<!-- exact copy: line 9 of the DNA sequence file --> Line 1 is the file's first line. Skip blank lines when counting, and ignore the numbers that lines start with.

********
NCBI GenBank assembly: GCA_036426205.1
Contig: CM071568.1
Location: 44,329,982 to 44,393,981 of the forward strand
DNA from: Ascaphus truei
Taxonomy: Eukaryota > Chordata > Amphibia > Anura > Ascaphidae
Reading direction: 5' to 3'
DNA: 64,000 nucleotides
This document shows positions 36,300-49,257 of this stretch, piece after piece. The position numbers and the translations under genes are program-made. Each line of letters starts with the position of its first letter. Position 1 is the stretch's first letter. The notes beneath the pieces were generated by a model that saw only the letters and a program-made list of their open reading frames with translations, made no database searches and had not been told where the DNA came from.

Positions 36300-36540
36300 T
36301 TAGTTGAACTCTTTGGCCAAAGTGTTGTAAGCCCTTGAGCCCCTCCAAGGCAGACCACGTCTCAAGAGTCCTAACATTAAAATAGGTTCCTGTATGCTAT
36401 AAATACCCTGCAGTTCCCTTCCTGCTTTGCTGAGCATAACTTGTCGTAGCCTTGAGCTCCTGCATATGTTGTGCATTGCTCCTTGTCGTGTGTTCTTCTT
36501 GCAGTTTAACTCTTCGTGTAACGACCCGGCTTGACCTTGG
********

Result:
Positions 36300-36540